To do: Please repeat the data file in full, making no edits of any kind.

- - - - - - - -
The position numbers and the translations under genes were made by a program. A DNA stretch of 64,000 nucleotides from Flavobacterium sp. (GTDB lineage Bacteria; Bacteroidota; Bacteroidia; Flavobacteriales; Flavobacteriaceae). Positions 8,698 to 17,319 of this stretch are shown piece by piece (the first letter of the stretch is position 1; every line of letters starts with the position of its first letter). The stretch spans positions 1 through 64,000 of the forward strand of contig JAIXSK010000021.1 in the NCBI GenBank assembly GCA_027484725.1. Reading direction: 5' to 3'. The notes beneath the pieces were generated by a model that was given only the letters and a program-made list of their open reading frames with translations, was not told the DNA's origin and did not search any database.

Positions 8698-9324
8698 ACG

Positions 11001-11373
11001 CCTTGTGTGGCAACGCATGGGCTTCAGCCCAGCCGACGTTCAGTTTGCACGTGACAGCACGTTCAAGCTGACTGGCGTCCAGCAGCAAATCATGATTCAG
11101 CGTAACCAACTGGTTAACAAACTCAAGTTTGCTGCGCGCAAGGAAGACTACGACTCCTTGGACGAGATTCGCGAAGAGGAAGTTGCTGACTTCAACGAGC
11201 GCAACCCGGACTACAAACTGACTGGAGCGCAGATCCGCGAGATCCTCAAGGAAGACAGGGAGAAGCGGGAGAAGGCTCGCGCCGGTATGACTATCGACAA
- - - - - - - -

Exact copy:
The position numbers and the translations under genes were made by a program. A DNA stretch of 64,000 nucleotides from Flavobacterium sp. (GTDB lineage Bacteria; Bacteroidota; Bacteroidia; Flavobacteriales; Flavobacteriaceae). Positions 8,698 to 17,319 of this stretch are shown piece by piece (the first letter of the stretch is position 1; every line of letters starts with the position of its first letter). The stretch spans positions 1 through 64,000 of the forward strand of contig JAIXSK010000021.1 in the NCBI GenBank assembly GCA_027484725.1. Reading direction: 5' to 3'. The notes beneath the pieces were generated by a model that was given only the letters and a program-made list of their open reading frames with translations, was not told the DNA's origin and did not search any database.

Positions 8698-9324
8698 ACG

Positions 11001-11373
11001 CCTTGTGTGGCAACGCATGGGCTTCAGCCCAGCCGACGTTCAGTTTGCACGTGACAGCACGTTCAAGCTGACTGGCGTCCAGCAGCAAATCATGATTCAG
11101 CGTAACCAACTGGTTAACAAACTCAAGTTTGCTGCGCGCAAGGAAGACTACGACTCCTTGGACGAGATTCGCGAAGAGGAAGTTGCTGACTTCAACGAGC
11201 GCAACCCGGACTACAAACTGACTGGAGCGCAGATCCGCGAGATCCTCAAGGAAGACAGGGAGAAGCGGGAGAAGGCTCGCGCCGGTATGACTATCGACAA